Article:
A pillar of the local arts community has been named honorary chair of the 2011 artsPeak arts festival last week.
John Borrowman accepted the honour last Thursday (March 31), joining an esteemed group of locals like Ron Marra, Michael Vincent, Donna Jo Massie, Cori Brewster and Cheryl Baxter – all past chairs.
The local potter and former gallery owner said he is excited to fill the honorary chair’s role, which will give him an opportunity he has not had in the past – to attend the annual festival’s many events.
“It is a real honour to have been given this recognition this year,” Borrowman said. “artsPeak as an event is really close to my heart… for the 35 years I have been in Canmore it has been my daily life to support and celebrate art.
“This year, I will be able to get out and see a lot of the events, which is exciting.”
Because of his pottery studio, Of Cabbages and Kings, which he began in 1991, and having owned Avens Gallery until last year, Borrowman said in the past he has been unable to attend the festival’s events.
Festival chairperson Jocelyn Asnong said Borrowman has had a vital role in mentoring new artists to the community since moving to Canmore himself in 1975.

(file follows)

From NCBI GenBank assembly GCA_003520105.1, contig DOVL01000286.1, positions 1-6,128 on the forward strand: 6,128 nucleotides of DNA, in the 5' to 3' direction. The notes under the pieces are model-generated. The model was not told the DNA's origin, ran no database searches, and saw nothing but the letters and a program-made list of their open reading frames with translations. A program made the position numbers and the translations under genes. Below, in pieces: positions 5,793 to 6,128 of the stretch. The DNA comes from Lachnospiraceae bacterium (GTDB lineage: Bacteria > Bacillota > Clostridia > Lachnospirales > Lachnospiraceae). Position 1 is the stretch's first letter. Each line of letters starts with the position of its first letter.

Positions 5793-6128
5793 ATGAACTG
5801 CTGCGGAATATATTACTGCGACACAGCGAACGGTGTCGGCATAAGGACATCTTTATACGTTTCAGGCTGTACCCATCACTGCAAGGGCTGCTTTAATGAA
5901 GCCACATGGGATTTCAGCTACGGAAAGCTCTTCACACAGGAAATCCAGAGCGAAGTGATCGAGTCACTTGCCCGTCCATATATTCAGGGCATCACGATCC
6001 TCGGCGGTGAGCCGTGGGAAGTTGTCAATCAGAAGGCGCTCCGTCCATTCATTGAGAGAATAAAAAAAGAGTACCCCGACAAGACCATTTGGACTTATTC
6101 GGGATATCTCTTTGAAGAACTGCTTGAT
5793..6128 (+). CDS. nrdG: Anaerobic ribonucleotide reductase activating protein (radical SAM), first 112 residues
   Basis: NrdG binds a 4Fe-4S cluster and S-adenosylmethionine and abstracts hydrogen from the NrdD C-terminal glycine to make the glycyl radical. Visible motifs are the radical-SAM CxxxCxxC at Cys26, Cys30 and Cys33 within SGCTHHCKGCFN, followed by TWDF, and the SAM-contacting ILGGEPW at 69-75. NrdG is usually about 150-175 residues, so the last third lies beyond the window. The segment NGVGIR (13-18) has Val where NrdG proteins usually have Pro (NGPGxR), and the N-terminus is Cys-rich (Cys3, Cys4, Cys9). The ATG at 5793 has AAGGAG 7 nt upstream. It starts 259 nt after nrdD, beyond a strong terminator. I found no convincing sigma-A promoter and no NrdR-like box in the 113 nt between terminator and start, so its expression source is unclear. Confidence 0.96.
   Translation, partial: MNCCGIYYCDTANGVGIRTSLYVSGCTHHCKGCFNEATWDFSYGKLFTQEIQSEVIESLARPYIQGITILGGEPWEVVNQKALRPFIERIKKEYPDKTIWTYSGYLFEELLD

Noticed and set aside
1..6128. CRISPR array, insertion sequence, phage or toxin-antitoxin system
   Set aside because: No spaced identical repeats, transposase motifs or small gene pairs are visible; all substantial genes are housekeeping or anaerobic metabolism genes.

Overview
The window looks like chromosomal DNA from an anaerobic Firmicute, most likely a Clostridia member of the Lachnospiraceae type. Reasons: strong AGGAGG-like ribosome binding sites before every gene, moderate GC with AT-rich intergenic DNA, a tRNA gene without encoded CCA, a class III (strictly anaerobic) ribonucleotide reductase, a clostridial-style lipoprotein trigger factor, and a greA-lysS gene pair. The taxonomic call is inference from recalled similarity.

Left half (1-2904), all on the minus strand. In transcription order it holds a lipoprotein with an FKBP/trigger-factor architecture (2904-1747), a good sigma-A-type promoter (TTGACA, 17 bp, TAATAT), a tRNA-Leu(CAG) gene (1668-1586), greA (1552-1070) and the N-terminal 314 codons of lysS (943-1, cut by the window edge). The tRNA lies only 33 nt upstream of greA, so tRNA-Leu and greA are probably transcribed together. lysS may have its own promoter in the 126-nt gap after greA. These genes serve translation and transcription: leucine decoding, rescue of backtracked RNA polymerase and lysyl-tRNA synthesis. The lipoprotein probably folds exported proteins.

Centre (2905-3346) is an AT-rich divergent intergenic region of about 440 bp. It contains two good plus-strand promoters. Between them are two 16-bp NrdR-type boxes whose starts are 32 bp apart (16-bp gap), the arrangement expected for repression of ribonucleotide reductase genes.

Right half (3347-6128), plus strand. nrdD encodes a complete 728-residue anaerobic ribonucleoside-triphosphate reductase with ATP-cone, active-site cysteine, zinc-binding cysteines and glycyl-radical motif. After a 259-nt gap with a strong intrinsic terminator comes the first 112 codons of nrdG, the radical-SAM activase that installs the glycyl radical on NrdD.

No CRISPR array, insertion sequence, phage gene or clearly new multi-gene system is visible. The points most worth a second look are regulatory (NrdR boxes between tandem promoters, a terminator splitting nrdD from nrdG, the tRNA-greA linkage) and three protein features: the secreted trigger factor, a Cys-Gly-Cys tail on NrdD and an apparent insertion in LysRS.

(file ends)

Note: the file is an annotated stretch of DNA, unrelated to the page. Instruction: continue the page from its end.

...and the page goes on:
“We are truly excited to have John Borrowman join us as honorary chair for artsPeak 2011,” Asnong said. “As an artist, studio owner and gallery owner, John has a wealth of personal experience and knowledge of the Canmore arts scene.
“He has mentored many up-and-coming local artists and has been an avid supporter of the artsPeak festival since its inception.”
Festival director Ric Proctor pointed to Borrowman’s 30 years in the community and his active involvement in a wide range of arts activities as being invaluable.
“John’s contributions to the arts in the Bow Valley and beyond give him the exact credentials we look for,” he said. “Of particular importance, from my perspective, is John’s continuing commitment to mentoring emerging artists, which is completely in line with the mandate of artsPeak.”
Borrowman, who is serving his second term on town council, moved to Canmore from Ontario in 1975.
He joined an established group of potters sharing studio space known as Stonecrop Pottery and started his own studio on Ninth Street. He operated The Quest Gallery of Canadian Craftsmanship in Banff until 2000 and the Avens Gallery until 2010.
He has been instrumental in building Canmore’s art scene into the vibrant part of the community it is today.
He has been active in the Canmore Artists and Artisans Guild, served on the board of the Alberta Crafts Council and the Lamphouse Centre for the Arts Society.
Today he remains active in his pottery studio with his daughter, Katie.